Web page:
By Lisa Kava
Miriam Schulman and her husband moved to the Upper West Side from Westchester in 2022 when they became empty nesters. “The allure of the Upper West Side’s rich intellectual life was irresistible to us,” she said on a Zoom interview with West Side Rag. “There is definitely a culture that leans toward the arts and literature here.”
Schulman has considered herself an artist ever since her teacher designated her “class artist” in the fourth grade. As an adult, she loved to paint, but thought of art as a hobby, rather than a potential profession. “I didn’t believe I could make a living doing it,” she said.
For many years, Schulman worked in finance, both for a large bank and a small hedge fund. But after 9/11, she said, she could not go back to that world. “A crisis makes you evaluate what’s important,” she explained. She began devoting more time to painting. “I painted my young son in his Batman costume and hung the paintings in my hallway. People admired them when they came over for playdates and I started selling.” She became a full-time artist, finding customers through word of mouth and social media. She also started a business teaching watercolor-painting classes online, and created a podcast called Inspiration Place, talking about the mindset of artists selling their work. In January 2023, she released her first book, Artpreneur (HarperCollins), a step-by-step guide for artists who want to “build a sustainable living from their creativity.”
The following interview has been edited and condensed for clarity.
WSR: What inspired you to write a book that teaches artists how to sell their art?
Schulman: In 2020, the world shut down and artists who had depended on in-person shows didn’t understand how to take their skills to the virtual world or run an email list. I wanted to share what I had learned. It was the right time. I quickly found an agent to represent me who connected me with a publisher.
WSR: Who is the book for?
Schulman: My publisher did not want it to be only for fine artists, rather, any kind of creative entrepreneur: music teachers, musicians, visual artists, all types of artists. The skills I am teaching about marketing and mindset could be geared towards anyone. It’s really a self-development book in disguise.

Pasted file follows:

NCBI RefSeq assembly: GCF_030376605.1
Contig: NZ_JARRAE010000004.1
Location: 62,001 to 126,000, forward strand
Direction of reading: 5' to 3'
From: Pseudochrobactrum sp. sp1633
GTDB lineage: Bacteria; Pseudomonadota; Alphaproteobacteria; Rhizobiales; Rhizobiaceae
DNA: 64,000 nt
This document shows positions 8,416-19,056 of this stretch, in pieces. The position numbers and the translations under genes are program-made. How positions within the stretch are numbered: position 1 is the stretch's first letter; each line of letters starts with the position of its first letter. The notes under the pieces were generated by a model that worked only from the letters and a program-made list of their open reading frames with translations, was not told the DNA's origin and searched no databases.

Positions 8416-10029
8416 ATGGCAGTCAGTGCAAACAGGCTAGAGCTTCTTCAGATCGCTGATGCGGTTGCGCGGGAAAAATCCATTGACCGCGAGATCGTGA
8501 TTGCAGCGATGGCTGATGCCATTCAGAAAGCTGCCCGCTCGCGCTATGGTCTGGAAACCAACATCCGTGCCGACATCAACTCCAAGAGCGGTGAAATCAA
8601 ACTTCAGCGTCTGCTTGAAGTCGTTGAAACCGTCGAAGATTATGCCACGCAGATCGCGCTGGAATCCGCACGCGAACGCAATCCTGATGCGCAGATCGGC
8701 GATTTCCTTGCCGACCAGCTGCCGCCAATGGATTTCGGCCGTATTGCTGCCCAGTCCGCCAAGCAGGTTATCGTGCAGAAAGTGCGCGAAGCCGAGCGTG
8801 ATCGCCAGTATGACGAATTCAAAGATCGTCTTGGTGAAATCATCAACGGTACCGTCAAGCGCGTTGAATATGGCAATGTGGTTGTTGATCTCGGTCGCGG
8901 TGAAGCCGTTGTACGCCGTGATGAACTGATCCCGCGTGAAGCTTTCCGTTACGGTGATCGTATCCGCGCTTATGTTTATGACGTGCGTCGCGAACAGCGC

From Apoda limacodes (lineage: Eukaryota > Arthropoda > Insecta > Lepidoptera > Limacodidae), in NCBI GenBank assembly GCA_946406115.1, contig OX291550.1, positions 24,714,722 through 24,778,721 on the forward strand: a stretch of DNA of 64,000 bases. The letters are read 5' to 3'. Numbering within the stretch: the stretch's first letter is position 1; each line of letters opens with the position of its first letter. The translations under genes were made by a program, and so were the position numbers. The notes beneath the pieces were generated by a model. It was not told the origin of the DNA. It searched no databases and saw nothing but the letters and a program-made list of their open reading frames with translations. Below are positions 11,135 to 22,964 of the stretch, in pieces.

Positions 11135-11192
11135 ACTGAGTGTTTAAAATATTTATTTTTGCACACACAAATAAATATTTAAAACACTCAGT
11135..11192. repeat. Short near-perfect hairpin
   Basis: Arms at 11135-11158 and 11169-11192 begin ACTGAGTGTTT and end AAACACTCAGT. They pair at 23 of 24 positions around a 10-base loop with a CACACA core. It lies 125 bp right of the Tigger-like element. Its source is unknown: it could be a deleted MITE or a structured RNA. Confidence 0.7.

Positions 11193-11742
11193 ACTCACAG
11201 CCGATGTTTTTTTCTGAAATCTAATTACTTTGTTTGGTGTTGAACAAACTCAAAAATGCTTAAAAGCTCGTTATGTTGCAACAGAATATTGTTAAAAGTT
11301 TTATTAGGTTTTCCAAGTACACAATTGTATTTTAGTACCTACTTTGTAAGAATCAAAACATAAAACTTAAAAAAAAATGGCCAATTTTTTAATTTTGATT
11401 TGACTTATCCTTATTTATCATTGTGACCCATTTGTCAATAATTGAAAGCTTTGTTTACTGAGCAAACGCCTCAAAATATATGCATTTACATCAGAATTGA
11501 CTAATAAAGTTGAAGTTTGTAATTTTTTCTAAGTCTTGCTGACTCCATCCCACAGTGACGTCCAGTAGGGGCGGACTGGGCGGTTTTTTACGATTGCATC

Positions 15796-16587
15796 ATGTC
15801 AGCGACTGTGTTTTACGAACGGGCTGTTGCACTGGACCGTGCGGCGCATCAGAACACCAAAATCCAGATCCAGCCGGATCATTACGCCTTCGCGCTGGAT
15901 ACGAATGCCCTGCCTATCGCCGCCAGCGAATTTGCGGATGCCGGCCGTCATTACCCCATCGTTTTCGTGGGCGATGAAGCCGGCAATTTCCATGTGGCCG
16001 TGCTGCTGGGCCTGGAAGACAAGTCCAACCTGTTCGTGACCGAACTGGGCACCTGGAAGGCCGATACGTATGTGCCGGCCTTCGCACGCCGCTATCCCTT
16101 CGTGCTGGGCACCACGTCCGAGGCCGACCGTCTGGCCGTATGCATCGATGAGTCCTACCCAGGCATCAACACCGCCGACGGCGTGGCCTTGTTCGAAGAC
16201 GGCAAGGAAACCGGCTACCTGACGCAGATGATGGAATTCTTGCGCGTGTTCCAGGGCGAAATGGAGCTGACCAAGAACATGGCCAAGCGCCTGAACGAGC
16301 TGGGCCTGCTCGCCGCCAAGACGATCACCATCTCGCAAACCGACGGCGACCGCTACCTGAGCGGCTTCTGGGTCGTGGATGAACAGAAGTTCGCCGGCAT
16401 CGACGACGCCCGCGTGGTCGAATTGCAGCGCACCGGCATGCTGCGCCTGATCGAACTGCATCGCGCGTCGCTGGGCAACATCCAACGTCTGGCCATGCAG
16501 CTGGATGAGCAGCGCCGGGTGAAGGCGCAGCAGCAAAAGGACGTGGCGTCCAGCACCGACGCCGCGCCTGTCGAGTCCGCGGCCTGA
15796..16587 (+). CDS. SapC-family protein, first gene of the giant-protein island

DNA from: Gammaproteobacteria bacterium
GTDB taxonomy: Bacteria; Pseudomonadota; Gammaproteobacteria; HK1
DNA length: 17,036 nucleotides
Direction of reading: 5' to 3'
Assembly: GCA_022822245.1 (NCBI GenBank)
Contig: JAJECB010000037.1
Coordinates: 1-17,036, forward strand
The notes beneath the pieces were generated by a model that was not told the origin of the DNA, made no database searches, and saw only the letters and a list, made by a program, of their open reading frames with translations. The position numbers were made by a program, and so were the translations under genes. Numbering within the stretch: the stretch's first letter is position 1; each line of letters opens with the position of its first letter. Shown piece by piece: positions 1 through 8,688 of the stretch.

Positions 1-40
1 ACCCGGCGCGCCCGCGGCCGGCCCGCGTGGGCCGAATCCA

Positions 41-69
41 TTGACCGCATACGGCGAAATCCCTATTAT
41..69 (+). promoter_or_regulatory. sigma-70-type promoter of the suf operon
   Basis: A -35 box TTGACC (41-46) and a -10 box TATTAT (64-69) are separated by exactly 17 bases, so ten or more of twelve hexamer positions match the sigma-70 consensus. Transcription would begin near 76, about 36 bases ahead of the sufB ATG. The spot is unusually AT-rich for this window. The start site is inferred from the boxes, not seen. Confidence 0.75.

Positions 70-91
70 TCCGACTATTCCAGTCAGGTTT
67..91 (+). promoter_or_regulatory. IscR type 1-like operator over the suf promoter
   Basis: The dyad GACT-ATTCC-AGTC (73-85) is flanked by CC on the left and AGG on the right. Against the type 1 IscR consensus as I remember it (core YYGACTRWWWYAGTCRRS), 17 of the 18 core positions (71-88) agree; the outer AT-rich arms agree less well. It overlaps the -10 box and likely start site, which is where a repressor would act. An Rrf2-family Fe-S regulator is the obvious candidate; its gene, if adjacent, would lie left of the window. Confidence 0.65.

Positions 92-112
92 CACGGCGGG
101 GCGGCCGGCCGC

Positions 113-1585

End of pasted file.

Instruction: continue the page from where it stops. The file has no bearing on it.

WSR: Can you summarize your advice to artists?
Schulman: I identify and describe five areas artists need to work on: pricing, production, prospecting, promotion, and productivity. [They also need] the right mindset to make a living creating art. As human beings, when something new is suggested, fear arises and it leads to doubts. The brain comes up with reasons why you shouldn’t do this, which stop you from taking action. Many people lack confidence, which is defined as ‘self-trust.’ Much of the book is about believing in yourself. Belief is a very powerful thing.
WSR: Tell me about your podcast.
Schulman: I dive into topics such as social media marketing, selling art online, shifting your mindset to banish your inner critic, and how to beat “starving-artist syndrome.” I interview top art and marketing leaders and authors.
WSR: Is the Upper West Side supportive of the arts?
Schulman: There is definitely a culture that leans toward the arts and literature here. I felt at home right away. The Upper West Side combines the charm of a close-knit community and the vibrancy of city life.
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